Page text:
Missing woman: Concussion debate strands Lori Chalupny in USWNT purgatory
By Charles Boehm
WASHINGTON – On Monday the U.S. Women’s National Team held a public training session at RFK Stadium, drawing several hundred adoring fans who lined up outside to get in, applauded practice goals and screamed like banshees when their heroes walked over to the stands to sign autographs and pose for pictures.
Several thousand more USWNT supporters will turn up in the same place on Tuesday night to watch the team’s international friendly against Mexico, expected to draw in excess of 13,000 attendees.
Though few on hand for either occasion at the historic old concrete bowl would have been aware of it, there’s a glaring absence from the group of 18 players called in for the match by head coach Tom Sermanni.
Lori Chalupny once starred for the USWNT, logging 92 caps and 8 goals over the better part of a decade in the player pool that included an important role in the Yanks’ run to the gold medal in the 2008 Beijing Summer Olympics. She even took on the captain’s role when veteran Christie Rampone was sidelined by pregnancy.
Now 29, she’s arguably playing as well as she ever has, having earned a place in this season’s NWSL Best XI after an excellent campaign in an attacking midfield role for the Chicago Red Stars.
“Lori’s different,” Red Stars head coach Rory Dames told SoccerWire.com earlier this summer. “Lori’s a top-five player in this league, without question – allocated, not allocated, internationals, not internationals – and probably would get more stuff done if she was on some of the other teams that had some more [top players] around her.”
Four years after her last appearance for the U.S., Chalupny, who has suffered several concussions over her career, remains caught in a sad, bizarre purgatory in which multiple neurologists have cleared her to compete in high-level soccer – which now means a league created, managed and underwritten by the U.S. Soccer Federation. But Dr. Ruben Echemendia, the one expert who decides whether she is eligible to return to the USWNT, refuses to.
That’s not to imply that Echemendia or anyone from U.S. Soccer has contacted her to clarify her situation lately.
“I don’t know. I don’t know where things stand,” Chalupny told SoccerWire.com in July, before a rash tackle by Portland Thorns FC’s Tobin Heath injured her ankle and ended her season.
“Nothing’s really changed at this point. I guess their neurologist that they use doesn’t – won’t – clear me to play. So that’s where things stand and I don’t know if it’ll ever change or not. But I’m enjoying playing now.”
According to Chalupny, Echemendia hasn’t even seen her firsthand to ascertain her current status.
“No, he’s never actually seen me,” she said. “I went and saw two of the top neurologists in the country, Dr. [Robert] Cantu and Dr. [Michael] Collins, the guys that Sydney Crosby [the National Hockey League star who has grappled with his own concussion problems] and the top-level athletes see, and they’ve all cleared me.
“It’s just a matter of this one neurologist, and he’s entitled to his opinion. But I guess until that changes, my status won’t change.”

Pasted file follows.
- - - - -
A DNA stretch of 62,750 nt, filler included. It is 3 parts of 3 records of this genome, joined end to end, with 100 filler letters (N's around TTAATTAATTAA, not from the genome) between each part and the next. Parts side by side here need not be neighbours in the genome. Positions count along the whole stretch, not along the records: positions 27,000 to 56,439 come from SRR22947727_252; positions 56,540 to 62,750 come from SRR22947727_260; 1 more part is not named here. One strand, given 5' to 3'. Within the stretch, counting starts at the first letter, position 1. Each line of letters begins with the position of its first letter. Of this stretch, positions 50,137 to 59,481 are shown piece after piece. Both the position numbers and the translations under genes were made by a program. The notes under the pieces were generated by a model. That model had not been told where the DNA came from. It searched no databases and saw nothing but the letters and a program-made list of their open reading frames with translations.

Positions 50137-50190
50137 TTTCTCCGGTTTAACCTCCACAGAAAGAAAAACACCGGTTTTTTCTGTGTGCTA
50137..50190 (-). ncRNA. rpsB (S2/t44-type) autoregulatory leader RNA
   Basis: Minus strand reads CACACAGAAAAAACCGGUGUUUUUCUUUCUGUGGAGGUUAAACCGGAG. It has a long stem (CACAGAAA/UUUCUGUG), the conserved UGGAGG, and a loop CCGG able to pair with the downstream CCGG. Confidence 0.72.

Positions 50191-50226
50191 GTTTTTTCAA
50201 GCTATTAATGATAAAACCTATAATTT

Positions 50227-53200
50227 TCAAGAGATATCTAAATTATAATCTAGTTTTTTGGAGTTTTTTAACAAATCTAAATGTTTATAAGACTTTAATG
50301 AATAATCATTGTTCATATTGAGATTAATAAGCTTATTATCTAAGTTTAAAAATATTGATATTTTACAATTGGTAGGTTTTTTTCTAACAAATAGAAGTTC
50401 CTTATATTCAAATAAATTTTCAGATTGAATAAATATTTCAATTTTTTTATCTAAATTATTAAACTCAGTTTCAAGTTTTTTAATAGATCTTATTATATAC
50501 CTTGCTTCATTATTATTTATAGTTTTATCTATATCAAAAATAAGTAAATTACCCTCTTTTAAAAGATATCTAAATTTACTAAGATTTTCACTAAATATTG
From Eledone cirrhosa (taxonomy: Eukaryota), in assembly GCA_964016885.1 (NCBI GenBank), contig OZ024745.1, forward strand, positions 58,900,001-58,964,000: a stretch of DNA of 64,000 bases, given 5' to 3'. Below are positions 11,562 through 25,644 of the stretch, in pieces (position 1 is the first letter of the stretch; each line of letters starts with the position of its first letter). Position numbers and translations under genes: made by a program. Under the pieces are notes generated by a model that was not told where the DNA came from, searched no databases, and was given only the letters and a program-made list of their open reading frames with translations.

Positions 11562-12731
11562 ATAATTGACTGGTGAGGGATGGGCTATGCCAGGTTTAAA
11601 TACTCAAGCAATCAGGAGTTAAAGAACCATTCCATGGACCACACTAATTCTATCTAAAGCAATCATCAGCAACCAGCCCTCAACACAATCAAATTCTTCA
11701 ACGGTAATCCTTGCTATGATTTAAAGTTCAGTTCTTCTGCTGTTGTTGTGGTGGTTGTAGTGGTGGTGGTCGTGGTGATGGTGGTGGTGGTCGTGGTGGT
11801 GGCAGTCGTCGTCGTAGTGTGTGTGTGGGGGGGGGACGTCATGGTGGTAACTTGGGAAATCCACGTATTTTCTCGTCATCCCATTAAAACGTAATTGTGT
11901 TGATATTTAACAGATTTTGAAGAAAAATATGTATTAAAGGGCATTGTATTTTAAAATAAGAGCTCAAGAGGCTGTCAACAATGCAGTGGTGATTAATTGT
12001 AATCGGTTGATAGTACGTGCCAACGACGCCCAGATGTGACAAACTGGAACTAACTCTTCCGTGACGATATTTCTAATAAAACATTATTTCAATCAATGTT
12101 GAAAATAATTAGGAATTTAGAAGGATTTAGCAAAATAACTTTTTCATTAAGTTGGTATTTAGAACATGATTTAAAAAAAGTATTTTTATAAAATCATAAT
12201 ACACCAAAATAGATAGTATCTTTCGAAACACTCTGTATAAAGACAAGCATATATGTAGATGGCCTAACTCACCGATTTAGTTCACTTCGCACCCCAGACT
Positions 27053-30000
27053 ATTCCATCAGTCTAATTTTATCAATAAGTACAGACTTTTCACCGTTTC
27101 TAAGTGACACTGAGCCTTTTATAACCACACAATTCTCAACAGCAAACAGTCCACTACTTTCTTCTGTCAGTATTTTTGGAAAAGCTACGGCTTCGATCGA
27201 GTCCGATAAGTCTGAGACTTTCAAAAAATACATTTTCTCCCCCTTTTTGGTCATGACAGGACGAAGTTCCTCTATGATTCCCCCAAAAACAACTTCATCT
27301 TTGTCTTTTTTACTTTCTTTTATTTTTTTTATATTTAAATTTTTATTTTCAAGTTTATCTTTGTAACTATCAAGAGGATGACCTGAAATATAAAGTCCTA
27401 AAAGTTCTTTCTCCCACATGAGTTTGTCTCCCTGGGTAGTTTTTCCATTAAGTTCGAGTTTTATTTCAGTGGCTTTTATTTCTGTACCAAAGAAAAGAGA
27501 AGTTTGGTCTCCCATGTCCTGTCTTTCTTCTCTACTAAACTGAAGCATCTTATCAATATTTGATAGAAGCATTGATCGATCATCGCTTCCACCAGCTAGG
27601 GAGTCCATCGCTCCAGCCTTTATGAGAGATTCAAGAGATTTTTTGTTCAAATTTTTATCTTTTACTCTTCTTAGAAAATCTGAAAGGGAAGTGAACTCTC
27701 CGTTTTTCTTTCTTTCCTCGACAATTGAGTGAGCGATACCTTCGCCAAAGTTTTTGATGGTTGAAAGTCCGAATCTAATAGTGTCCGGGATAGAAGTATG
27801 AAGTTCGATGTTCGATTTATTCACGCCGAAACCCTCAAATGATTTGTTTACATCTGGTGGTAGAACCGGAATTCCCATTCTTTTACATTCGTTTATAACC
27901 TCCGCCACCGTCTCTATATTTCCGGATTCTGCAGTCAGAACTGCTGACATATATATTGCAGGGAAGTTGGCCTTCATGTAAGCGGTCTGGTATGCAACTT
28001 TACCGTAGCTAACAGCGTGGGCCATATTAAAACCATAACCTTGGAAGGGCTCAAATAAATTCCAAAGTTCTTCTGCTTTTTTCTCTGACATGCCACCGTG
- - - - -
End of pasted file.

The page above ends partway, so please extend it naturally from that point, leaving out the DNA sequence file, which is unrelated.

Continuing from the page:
Chalupny has only had brief interactions with Sermanni and doesn’t know if she’d make his roster even aside from her concussion history.
“I don’t think it’s really Tom’s call. So he probably doesn’t want to get involved with the medical aspects, the medical side of it,” she said. “I mean, I’ve talked to him, I’ve seen him out at the games, but I don’t know what he’s thinking as far as me, or if I could even make the team at this point.”
Federation officials appear to be uncomfortable with Chalupny’s case. Team officials present in Washington for Tuesday’s friendly said no one on the current medical staff would be able to speak about her situation, and others provide information on background only. When contacted by journalists in the past, Echemendia has declined to speak on the specifics of Chalupny’s case, citing medical privacy.
“She has not been cleared to play for the National Team,” said one USSF official. “As for the league [NWSL], it is a separate entity from U.S. Soccer. A few years ago when Chalupny was being considered for the National Team she was not medically cleared to play by U.S. Soccer after broad consultation with U.S. Soccer medical consultants.
“Our stance has not changed.”
Dames, too, does not sound eager to talk about his star player’s case of international limbo, but there’s no mistaking his disappointment with her situation.
“I stay out of that. Whatever the situation between her and U.S. Soccer is, it’s between U.S. Soccer and her,” said Dames. “But this is where she wants to be and she’s our captain, and that’s one of the things that makes Lori special. She just goes about her job and does what she’s supposed to do.
“A lot of people have cleared her, a few haven’t.”
Chalupny was one of the NWSL’s most dynamic and creative playmakers this year. And perhaps most frustratingly for Women’s National Team fans, her most recent efforts for the USWNT were impressive, end-to-end outings at left back, a position which remains the team’s most problematic spot.
There’s little doubt that her play – which, it bears repeating, is taking place in a league run by U.S. Soccer – has earned her a place in the national-team conversation. But up to this point, the ones keeping her out of that conversation are those who have the least to say in public.
“I don’t know,” said Chalupny when asked if she saw any potential for resolution in the near future. “I don’t know. I guess that’s a question for U.S. Soccer. I’m trying to stay fit and stay playing at the top of my game and I’m just hoping that maybe things change. That’s all I can control.
“But I would love to play on the team again. It’s such an honor. But it’s out of my hands, I guess.”